Liberals Abandoning the First Amendment, Part 4: Banning Books in Virginia

by on October 3, 2008 · 15 comments

When I open the Washington Post in the morning and find a headline like, “Banned Books, Chapter 2,” I assume that I will be reading about yet another attempt by certain conservative or religious groups to ban books from local libraries that they find objectionable, unethical, or sacrilegious. How ironic then that the debate over banning books that is currently unfolding in my home county of Fairfax County, Virginia, is being led by liberals. My ongoing series about “Liberals Abandoning the First Amendment” has been focusing on Lefties getting weak-kneed about free speech principles that they have traditionally supported, but this one takes the cake.

Here’s what is going on here in Fairfax according to Michael Alison Chandler of the Post:

During a week that librarians nationwide are highlighting banned books, conservative Christian students and parents showcased their own collection outside a Fairfax County high school yesterday — a collection they say was banned by the librarians themselves.

More than 40 students, many wearing black T-shirts stamped with the words “Closing Books Shuts Out Ideas,” said they tried to donate more than 100 books about homosexuality to more than a dozen high school libraries in the past year. The initiative, organized by Colorado Springs-based Focus on the Family, was intended to add a conservative Christian perspective to shelves that the students said are stocked with “pro-gay” books.

Most of the books were turned down after school librarians said they did not meet school system standards. Titles include “Marriage on Trial: The Case Against Same-Sex Marriage and Parenting” and “Someone I Love Is Gay,” which argues that homosexuality is not “a hopeless condition.” “We put ourselves out there . . . and got rejected,” said Elizabeth Bognanno, 17, a senior at West Springfield High School, standing before a semicircle of television cameras outside her school. “Censoring books is not a good thing. . . . We believe our personal rights have been violated.”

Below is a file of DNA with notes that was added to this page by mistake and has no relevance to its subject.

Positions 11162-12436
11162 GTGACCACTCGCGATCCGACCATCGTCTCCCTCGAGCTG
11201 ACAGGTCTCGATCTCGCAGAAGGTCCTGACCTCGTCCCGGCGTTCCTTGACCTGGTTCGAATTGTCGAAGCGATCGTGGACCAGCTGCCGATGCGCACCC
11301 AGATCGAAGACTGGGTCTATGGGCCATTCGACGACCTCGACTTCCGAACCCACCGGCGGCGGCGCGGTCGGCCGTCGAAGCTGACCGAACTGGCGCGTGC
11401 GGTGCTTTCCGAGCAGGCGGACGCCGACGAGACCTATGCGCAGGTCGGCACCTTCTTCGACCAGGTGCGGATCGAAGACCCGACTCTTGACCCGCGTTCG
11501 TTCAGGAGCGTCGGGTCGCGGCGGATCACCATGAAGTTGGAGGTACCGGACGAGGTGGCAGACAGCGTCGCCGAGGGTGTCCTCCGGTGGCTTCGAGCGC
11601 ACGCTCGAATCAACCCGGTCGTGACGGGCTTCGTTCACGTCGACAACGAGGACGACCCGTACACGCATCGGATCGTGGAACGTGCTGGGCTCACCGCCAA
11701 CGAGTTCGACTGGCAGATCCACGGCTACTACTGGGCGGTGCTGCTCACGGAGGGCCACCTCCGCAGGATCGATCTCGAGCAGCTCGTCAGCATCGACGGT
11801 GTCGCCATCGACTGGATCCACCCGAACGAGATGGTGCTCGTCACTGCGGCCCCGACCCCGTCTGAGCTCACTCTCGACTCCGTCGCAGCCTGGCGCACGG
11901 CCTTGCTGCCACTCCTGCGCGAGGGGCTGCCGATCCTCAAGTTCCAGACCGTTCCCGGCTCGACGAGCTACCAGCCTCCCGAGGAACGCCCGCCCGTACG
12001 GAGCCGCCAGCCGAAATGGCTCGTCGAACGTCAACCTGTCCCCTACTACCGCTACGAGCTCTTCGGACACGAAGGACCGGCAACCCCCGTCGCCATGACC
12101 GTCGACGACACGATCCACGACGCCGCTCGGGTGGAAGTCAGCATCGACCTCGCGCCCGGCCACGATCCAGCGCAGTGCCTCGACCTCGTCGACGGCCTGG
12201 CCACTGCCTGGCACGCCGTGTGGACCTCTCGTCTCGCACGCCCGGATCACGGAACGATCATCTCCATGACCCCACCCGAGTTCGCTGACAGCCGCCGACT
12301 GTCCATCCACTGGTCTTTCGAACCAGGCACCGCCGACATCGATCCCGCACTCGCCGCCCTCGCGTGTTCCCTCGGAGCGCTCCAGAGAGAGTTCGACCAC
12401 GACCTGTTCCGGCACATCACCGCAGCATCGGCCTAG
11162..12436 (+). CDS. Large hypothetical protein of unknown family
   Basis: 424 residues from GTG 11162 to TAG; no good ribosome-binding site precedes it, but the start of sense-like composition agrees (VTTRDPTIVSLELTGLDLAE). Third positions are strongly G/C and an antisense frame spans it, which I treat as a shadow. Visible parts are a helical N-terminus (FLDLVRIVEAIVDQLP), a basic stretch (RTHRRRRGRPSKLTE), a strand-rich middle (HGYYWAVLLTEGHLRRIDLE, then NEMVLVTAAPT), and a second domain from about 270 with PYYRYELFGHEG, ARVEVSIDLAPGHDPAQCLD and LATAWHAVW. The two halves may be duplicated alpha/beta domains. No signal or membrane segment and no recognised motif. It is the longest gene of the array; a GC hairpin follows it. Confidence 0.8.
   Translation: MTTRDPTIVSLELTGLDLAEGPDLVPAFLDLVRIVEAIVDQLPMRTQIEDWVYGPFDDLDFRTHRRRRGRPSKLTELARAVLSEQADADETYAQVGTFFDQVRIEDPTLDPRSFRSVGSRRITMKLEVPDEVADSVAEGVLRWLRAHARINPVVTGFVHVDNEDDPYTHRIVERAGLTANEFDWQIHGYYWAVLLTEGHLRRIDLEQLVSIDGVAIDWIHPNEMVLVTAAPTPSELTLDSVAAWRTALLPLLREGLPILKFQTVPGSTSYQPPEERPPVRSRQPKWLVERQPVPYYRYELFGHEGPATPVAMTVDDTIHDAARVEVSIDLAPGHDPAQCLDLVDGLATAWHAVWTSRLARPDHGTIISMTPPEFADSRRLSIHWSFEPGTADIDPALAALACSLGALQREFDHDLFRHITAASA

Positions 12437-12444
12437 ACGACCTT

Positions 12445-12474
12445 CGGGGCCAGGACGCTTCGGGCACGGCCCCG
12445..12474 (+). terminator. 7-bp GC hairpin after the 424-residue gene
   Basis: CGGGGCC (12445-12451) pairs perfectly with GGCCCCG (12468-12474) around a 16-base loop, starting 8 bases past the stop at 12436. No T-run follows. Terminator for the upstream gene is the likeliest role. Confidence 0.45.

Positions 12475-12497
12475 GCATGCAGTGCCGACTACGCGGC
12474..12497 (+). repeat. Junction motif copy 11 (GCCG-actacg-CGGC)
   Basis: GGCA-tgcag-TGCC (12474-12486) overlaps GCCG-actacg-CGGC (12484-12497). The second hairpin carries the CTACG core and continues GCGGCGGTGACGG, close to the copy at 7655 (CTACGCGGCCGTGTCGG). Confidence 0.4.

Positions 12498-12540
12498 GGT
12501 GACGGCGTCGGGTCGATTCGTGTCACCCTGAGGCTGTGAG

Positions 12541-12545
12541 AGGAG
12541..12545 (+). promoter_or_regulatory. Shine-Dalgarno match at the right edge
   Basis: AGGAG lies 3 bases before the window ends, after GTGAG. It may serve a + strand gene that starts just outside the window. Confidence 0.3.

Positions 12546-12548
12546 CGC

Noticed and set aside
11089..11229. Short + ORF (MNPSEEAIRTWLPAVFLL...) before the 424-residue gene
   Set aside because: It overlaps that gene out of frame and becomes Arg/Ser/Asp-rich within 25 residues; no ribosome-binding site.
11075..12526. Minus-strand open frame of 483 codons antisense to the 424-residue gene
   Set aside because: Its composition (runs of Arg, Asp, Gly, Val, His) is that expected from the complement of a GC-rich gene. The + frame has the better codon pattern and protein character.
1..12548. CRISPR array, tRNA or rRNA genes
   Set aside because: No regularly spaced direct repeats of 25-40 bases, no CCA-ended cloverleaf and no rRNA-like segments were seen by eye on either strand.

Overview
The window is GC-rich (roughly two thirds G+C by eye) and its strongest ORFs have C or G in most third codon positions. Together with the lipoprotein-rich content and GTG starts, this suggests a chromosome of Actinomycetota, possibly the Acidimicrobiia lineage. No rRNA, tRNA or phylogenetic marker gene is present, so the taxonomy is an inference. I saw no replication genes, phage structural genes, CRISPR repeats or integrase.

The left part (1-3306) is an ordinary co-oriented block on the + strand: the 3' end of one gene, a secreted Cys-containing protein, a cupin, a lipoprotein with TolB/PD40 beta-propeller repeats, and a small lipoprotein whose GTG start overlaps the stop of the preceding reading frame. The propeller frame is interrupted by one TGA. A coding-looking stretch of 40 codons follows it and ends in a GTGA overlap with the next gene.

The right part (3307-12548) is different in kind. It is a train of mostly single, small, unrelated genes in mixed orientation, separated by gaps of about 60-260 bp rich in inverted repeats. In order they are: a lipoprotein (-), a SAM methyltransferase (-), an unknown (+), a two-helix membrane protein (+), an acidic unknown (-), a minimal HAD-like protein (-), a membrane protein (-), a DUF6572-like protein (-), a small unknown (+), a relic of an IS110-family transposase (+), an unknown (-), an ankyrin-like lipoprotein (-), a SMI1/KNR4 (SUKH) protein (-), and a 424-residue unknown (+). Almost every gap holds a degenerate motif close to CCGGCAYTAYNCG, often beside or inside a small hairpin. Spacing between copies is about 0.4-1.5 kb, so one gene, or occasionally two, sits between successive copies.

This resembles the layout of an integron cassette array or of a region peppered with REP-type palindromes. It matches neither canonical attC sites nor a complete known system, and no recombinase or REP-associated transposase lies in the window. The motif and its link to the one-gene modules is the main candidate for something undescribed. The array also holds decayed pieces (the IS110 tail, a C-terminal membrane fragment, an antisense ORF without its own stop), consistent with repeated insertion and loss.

Now let me be perfectly clear about something. I find the themes of some of these books as distasteful and intolerant as many on the Left do. But I also find Hitler’s “Mein Kampf” distasteful and intolerant and yet I would never call for it to be banned from a library. In fact, I absolutely want it there. I want to make sure that people see what such hatred and intolerance can lead to. And I want people to aggressively respond to it and express their opposition to such thinking.  But they can only do that if they can read it for themselves.

It troubles me greatly that liberals — the supposed defenders of First Amendment and those typically most opposed to the idea of banning books — would fall into this trap based largely on the fact that they find the books in question to be distasteful or offensive.  As is always the case, the solution to bad speech is more speech, not censorship.

By the way, here is the website for the National Banned Books Week effort.  Do yourself a favor and read one of them.

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